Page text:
Saturday, November 11, 2006

KPDF printing and margins

Up to now, KPDF did not let you specify the margins for printing, it always printed with 0 margins, today, seeing that from time to time there's a bug report with people asking about printing PDF with margins i started implementing it, i'm almost done, but have some problems understanding what a user wants when specifying margins.

Let's put a simple example. You have a single page A4 document that has a black rectangle drawn at 2cm of distance from each side. Now you choose to print it with 5cm margin on top. Which result should you get?

a) The printed sheet has the rectangle with these distances: bottom 1.66 cm, top 6.66 cm, left 2cm, right 2cm. That means the available height got reduced from 29,7cm to 24,7cm so distance of 2cm is now 1.66 in the vertical direction, but as available width did not change, you get aspect ratio lost.

b) The printed sheet has the rectangle with these distances: bottom 1.66 cm, top 6.66 cm, left 3.43cm, right 3.43cm. That means the available height got reduced from 29,7cm to 24,7cm so distance of 2cm is now 1.66 in the vertical direction, and to preserve aspect ratio, the available width got reduced from 21 to 17.465 cm, resulting in 1.66 + (21 - 17.465)/2 margin in left and right.

c) Something else

I don't really know what a user would expect when printing, as losing aspect ratio is always a bad idea, but case b) is quite confusing too as you get margins on the horizontal side when you only put it on the vertical side, ideas?


McEnroe said...

what about a checkbox called "keep aspect ratio" which lets the user decide what he wants?

Jean-Marc said...

Hi Albert and thanks a lot for taking care of that bug :)

As i stated in the report, the problem was when printing papers with very small margins, some text on the edge would not be printed. I also like to add margin notes, but sometimes the margins are too small for that.

Personally I have no use for very specific margins, I just need bigger margins and correct aspect ratio, so -> solution b.

Also, the UI should not be deceiving as is the case right now... If you're going to ajust the left/right/bottom margins automatically as in your example, please show it to the user so that he knows what's going on!


thrantastic said...

Thanks for getting to this bug!

The expected behavior for me would be to keep the same aspect ratio as in solution b. KGhostView seems to get it right as far as I can tell, so maybe you could see what that does?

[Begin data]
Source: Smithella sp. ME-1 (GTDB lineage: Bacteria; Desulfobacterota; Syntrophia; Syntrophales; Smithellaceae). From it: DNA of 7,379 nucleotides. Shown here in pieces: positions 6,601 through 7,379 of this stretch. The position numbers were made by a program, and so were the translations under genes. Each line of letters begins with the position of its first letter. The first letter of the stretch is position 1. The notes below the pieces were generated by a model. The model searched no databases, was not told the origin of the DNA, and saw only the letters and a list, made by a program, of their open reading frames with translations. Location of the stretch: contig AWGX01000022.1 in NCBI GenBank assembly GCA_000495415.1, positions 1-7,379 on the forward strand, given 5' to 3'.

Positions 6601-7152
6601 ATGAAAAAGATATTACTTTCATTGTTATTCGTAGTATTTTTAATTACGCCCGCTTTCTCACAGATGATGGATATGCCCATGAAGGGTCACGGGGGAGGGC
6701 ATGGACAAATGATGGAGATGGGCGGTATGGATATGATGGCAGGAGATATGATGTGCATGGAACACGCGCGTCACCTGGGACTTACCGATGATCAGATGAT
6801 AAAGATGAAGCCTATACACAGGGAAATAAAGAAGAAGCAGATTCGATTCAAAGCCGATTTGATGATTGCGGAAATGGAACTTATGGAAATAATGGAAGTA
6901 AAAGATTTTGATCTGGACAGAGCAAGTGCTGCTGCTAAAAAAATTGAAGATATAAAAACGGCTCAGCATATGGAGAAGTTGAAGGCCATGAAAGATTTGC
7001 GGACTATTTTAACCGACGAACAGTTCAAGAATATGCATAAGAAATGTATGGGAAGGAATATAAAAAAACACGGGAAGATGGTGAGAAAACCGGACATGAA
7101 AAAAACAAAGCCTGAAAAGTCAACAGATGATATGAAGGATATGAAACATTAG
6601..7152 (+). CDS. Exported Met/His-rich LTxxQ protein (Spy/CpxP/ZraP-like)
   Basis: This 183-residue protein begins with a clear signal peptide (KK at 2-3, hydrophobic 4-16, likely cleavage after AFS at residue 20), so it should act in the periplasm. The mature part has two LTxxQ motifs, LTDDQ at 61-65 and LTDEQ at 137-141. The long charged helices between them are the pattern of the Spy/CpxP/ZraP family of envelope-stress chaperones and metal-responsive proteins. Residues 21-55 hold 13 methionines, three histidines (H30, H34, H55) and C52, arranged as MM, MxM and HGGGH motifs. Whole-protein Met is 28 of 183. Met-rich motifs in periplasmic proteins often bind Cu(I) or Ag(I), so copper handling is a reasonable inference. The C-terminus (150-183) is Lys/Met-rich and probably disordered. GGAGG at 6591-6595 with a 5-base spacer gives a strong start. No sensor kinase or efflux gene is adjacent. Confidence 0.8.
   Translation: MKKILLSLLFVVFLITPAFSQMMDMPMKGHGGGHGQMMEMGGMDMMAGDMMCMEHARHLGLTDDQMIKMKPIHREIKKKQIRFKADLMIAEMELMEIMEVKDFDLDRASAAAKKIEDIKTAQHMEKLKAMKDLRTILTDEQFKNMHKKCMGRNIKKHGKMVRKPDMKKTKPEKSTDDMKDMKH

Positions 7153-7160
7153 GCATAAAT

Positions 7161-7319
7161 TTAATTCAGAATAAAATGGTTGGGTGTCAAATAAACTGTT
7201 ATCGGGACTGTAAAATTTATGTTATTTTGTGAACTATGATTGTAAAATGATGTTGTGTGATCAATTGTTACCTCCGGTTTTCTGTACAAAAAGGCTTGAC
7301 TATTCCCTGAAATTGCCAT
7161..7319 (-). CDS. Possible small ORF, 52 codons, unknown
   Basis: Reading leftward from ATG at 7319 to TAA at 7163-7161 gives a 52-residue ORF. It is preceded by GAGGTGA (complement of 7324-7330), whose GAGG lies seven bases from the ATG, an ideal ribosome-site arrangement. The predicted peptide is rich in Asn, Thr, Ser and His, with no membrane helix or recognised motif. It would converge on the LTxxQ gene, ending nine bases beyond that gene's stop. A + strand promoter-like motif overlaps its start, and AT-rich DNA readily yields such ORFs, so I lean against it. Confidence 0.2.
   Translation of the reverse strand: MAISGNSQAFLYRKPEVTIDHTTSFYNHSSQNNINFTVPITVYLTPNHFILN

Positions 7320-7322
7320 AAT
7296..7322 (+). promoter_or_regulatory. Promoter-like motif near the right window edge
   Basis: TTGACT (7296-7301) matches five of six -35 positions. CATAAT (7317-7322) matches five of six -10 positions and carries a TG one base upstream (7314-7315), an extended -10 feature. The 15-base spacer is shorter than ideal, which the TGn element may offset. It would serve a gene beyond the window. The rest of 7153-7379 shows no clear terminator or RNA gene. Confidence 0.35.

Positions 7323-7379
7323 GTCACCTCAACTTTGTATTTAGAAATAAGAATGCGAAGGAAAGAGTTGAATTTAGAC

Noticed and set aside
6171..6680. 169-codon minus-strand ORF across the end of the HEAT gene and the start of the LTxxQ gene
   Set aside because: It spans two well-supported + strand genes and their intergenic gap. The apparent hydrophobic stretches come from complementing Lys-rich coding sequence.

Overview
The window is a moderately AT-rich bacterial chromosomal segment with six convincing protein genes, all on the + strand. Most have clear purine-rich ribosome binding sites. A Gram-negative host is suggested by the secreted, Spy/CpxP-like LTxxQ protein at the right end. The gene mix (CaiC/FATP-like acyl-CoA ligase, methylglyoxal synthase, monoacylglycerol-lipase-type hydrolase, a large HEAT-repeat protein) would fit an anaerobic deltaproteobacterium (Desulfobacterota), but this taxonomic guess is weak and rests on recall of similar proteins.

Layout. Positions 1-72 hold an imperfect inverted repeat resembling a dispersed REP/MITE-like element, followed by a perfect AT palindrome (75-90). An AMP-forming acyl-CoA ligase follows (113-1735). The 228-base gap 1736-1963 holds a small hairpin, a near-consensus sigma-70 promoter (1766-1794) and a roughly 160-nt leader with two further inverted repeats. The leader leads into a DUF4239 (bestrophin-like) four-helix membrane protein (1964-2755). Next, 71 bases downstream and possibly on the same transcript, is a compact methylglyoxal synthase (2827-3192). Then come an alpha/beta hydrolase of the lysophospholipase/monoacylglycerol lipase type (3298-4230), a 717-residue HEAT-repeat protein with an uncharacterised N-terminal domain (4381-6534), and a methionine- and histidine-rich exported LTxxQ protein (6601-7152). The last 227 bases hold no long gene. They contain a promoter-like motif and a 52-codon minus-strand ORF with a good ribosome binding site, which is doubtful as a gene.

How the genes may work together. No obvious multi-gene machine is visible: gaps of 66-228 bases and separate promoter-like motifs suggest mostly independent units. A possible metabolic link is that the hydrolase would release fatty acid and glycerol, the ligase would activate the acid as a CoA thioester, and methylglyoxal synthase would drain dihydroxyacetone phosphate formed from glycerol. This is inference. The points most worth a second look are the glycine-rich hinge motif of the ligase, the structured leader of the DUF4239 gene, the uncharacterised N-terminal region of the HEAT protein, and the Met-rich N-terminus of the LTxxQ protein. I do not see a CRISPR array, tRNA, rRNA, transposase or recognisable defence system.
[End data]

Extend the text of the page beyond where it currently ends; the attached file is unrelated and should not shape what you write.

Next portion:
Thanks again!

Daniel "Suslik" D. said...

I would second mcenroe's comment - make it a check box thing, but more in the tune of how Adobe Reader does it on Windows:

They have a "Scale and center to fit printer margins" check box in the printing dialog.

You can make that a box, activated by the "Scale to fit:" with the following options:
x Printer Margins
o Custom margins
[00] Upper
[00] Left [00] Right
[00] Lower

I cannot imagine a situations when I would want to loose the aspect ratio. You might as well go for "scale" all the time.

Anonymous said...

acroread has a very useful page preview in the printing dialog. I'd really love to see something like that in KPDF's (or KDE's) print dialog. Then you could implement both options, and the user could choose the one she wants. As a side effect, you won't get bug reports stating that your margin implementation behaves unexpectedly.

pipitas said...

I do not think you should implement it *that* way at all. Or not in the first step.

What it needs as a first stage, is roughly the feature set Acrobat provides for printing on Windows.

That means: What is really *much* *more* needed is to have a simple *scaling* feature, with a thumbnail preview (that approximately shows how the printed area relates/positions to the sheet of paper).

Combined with this we need support for the "fitplot" feature (or "scale to fit", as it is called on Windows). That means: fill the available space ("ImageableArea" keyword in the PPD) fully. CUPS supports "fitplot" for PDF printing, BTW.

ImageableArea is what is defined in the PPD as that aerea of the sheet that can be filled with ink or toner. Attempting to print beyond that, will result in a cropped image.